People who commit suicide are being selfish – Psychiatrist

People who commit suicide are being selfish – Psychiatrist

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A community psychiatry nurse specialist at Korle-Bu Teaching Hospital, Francis Yeboah says people who commit suicide are been selfish.

He said some of the victims always want to satisfy their personal interests instead of considering their family’s legacy.

According to the psychiatrist, most people who decide to engage in suicide fail to consider the aftermath and consequences of the act towards their family.

He made these statements while discussing “Suicidal Patterns and Prevention: The Dynamics and Complications.”

“The issue is that there are a lot of dreadful things that happen when you die. When one person commits suicide, it puts about 200 people in an uncomfortable state because, with victims that commit suicide, you realise that the whole family now has this feeling of guilt and shame,” he said.


He urged people with suicidal thoughts to consider the wellbeing and legacy of their families after the act adding that it is capable of completely draining an entire family.

He believed dying is not just a solution, but rather leaves untouched issues that can remain with the family for several years.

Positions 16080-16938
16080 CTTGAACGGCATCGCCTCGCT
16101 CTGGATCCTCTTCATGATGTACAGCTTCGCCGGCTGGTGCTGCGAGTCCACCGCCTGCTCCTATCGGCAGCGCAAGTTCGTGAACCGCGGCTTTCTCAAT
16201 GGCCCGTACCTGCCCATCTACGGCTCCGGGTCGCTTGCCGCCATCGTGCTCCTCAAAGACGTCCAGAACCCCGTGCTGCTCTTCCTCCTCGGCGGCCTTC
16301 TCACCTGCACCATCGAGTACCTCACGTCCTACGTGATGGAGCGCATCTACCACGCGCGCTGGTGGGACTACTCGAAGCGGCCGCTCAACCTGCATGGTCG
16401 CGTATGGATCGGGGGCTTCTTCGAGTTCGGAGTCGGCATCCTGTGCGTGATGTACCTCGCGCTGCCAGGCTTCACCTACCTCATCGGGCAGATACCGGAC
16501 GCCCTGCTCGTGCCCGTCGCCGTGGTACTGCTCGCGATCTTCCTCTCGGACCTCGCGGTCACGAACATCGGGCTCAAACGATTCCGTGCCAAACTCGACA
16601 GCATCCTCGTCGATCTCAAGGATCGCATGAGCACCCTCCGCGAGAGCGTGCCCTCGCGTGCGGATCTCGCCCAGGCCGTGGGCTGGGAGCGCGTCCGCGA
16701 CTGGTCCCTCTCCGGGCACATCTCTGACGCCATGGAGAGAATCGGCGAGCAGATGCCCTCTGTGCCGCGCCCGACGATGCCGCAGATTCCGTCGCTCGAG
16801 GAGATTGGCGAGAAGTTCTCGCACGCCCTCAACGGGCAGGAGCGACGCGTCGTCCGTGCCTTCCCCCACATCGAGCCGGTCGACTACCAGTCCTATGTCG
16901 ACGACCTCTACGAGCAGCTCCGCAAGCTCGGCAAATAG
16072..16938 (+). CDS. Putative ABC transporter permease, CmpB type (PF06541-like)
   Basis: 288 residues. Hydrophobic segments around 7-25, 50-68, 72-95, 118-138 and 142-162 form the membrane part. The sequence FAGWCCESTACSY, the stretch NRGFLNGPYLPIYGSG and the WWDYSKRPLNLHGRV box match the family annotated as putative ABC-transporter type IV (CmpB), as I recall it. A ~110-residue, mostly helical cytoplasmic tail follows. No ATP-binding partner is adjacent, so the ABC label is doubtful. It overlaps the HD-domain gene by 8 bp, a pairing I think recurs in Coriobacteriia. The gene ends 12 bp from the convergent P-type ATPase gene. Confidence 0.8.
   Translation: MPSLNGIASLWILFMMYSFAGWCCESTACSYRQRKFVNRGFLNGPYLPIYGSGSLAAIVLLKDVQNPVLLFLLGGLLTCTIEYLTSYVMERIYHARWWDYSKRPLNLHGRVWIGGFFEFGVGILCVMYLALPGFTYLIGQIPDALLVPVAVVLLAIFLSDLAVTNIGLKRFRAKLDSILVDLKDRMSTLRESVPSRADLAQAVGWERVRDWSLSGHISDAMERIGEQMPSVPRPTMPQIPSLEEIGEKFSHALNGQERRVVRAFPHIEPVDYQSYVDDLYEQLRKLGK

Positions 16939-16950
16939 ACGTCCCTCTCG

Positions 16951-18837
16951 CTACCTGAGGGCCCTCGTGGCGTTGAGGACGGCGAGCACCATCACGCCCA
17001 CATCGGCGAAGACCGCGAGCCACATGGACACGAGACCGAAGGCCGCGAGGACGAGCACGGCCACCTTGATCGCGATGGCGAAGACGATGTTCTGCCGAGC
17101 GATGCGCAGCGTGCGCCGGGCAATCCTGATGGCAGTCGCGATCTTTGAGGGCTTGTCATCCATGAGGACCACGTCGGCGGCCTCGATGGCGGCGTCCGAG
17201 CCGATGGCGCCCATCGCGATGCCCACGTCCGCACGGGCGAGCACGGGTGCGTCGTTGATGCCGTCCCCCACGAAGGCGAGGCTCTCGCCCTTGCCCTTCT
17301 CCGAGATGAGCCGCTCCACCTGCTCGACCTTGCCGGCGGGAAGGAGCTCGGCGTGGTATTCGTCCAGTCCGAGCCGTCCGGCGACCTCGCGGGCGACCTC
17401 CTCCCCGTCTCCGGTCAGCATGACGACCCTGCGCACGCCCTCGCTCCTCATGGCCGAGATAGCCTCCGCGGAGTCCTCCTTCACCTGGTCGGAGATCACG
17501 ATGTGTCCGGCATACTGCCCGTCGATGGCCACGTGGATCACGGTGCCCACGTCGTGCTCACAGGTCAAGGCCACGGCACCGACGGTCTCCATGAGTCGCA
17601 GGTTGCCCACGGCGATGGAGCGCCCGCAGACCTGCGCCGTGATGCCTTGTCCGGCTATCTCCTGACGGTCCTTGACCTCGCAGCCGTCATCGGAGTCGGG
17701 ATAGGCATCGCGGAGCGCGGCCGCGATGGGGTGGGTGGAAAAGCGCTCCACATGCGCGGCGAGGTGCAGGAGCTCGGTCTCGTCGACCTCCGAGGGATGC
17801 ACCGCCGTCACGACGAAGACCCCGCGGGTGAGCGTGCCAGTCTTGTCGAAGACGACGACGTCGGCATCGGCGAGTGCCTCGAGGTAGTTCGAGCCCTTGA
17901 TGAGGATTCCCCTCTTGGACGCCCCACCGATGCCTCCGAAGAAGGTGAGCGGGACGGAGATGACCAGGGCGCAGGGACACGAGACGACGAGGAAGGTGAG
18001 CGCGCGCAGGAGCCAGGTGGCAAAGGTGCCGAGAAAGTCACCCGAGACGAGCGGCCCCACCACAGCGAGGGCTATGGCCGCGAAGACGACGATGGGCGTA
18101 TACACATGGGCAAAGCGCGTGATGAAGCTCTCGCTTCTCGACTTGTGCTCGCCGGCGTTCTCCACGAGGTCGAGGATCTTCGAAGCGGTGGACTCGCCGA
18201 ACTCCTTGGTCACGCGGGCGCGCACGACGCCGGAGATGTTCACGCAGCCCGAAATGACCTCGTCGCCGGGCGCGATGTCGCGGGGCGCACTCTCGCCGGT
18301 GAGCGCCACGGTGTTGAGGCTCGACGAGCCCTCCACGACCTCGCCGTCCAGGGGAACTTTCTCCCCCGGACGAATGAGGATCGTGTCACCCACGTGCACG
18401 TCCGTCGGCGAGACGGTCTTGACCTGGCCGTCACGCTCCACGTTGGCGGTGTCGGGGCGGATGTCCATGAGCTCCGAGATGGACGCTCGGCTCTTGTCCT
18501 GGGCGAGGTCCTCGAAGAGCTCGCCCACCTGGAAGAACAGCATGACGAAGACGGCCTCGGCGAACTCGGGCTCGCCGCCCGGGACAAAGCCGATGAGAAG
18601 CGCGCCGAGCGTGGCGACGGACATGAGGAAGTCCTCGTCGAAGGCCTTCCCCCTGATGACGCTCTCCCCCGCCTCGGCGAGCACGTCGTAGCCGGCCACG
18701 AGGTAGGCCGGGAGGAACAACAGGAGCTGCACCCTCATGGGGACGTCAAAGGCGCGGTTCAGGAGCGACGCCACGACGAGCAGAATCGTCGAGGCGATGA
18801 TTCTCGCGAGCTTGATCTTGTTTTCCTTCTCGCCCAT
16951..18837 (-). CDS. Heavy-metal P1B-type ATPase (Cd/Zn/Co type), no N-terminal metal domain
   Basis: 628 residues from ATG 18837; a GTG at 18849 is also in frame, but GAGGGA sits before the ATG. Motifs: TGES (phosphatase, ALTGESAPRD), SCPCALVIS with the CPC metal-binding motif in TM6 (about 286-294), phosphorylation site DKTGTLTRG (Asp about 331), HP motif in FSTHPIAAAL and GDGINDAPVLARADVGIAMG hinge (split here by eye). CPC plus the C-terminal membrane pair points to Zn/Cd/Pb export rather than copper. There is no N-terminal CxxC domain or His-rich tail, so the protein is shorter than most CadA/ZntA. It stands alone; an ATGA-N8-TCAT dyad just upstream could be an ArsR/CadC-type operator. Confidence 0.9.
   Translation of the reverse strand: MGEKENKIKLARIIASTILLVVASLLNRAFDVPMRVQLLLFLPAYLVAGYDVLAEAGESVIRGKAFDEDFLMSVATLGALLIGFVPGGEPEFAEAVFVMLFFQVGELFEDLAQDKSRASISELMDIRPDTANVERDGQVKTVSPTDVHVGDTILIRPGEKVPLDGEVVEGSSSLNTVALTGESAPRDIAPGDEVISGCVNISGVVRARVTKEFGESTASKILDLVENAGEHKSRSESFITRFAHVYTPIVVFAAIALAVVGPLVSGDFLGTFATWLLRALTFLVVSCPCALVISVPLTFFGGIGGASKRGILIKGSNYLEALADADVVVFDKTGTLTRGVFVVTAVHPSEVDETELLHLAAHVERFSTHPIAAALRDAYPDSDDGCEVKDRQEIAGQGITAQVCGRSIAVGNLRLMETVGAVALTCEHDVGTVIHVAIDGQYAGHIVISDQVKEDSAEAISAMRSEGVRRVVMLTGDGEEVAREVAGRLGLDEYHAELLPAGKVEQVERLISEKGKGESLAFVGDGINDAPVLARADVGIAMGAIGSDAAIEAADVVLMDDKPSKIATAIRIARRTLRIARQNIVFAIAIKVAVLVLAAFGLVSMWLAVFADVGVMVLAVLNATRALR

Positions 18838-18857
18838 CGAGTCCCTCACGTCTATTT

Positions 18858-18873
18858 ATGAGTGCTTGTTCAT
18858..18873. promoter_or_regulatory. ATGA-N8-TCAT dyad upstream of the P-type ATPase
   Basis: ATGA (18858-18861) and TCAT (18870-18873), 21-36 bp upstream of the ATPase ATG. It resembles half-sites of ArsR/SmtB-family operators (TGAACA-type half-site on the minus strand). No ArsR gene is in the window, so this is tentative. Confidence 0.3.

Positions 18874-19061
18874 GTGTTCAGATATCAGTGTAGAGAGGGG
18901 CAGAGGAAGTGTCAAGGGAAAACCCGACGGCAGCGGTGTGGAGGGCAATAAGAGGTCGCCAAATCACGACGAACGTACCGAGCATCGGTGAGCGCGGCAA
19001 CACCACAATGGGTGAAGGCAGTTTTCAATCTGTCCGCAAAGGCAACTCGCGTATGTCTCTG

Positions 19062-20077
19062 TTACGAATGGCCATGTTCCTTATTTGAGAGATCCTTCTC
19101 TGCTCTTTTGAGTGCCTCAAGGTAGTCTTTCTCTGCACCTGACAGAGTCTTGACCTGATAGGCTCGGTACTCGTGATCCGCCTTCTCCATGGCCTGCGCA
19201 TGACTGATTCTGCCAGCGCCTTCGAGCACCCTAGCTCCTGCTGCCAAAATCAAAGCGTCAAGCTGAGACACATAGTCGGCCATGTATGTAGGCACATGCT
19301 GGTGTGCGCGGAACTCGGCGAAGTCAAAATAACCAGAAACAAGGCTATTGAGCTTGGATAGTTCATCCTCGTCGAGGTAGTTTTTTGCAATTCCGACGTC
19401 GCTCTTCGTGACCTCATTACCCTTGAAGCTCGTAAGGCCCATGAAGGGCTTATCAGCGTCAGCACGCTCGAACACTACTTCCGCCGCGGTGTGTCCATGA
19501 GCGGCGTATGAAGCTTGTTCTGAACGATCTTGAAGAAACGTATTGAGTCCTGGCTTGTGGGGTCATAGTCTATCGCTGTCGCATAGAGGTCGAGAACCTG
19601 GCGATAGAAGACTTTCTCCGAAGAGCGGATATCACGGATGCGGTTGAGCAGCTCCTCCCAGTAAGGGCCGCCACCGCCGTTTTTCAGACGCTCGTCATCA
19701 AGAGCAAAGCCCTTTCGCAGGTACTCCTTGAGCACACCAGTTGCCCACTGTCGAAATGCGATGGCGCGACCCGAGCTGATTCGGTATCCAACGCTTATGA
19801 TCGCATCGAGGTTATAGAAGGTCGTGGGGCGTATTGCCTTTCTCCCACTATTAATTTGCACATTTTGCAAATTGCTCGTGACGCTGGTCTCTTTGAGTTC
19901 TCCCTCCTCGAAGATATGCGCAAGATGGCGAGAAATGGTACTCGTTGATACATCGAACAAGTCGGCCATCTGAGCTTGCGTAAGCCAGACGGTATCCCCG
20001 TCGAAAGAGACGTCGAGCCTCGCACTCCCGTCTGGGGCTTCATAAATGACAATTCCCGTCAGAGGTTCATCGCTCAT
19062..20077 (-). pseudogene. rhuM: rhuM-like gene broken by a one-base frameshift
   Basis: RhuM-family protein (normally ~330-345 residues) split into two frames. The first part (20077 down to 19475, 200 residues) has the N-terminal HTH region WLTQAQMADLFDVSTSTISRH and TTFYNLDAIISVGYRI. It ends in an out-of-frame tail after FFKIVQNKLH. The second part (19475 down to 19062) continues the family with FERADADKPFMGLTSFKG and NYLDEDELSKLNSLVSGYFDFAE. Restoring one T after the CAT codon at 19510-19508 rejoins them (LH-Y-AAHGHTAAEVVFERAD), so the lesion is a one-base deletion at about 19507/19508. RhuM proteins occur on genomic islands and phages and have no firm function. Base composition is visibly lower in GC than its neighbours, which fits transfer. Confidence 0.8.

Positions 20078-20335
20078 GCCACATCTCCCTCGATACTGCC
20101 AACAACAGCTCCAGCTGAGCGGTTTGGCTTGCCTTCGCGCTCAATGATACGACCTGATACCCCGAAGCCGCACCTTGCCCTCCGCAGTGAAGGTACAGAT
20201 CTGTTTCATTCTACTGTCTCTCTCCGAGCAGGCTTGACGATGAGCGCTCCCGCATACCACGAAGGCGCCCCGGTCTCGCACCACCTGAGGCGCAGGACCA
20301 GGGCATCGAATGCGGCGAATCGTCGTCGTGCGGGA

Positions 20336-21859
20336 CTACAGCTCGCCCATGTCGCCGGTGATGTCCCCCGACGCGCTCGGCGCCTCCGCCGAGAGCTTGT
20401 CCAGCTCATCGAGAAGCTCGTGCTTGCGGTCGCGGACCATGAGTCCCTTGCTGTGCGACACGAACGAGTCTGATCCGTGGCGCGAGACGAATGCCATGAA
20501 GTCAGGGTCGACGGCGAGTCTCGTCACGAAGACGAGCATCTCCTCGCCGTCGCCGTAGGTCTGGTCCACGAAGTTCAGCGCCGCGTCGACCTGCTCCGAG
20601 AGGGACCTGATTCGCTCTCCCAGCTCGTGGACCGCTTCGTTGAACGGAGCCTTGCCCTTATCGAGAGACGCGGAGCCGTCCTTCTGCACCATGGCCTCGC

Also contributing to the conversation, Dr. Abigail Harding, a psychiatrist at the Department of Psychiatry at Korle-Bu Teaching Hospital, indicated that some individuals commit suicide to ease financial challenges but end up destroying their families.

“I had a young man who is of university age, and he thought that by ending it all, he wouldn’t be a burden to his family because they wouldn’t have to pay fees for him to attend school… So he thought ending it all would stop the argument within his family and create peace,” she narrated.

She further revealed that the families of suicide victims are at higher risk of also committing suicide after the loss of their loved ones.

This, she said, may be due to mental or behavioural conditions, as it could possibly be a genetic problem.

However, Dr Harding has appealed to societies and authorities to intensify the creation of awareness about stigmatisation so as to inform and educate people on the effects of the act.

Although the outcome of life is unpredictable, people are encouraged to have properly planned goals in a manner that will avoid such thoughts as “nobody knows tomorrow.”

People are also encouraged to be open with some of their personal emotions that may be threats to their livelihood to create an avenue for support from society.

In the meantime, here are some warning signs of suicide one must watch out for: talking about wanting to die; increasing use of alcohol or drugs; sleeping too little or too much; talking about feeling hopeless, among others.

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Source: Joan Nyaame Maanyiaza

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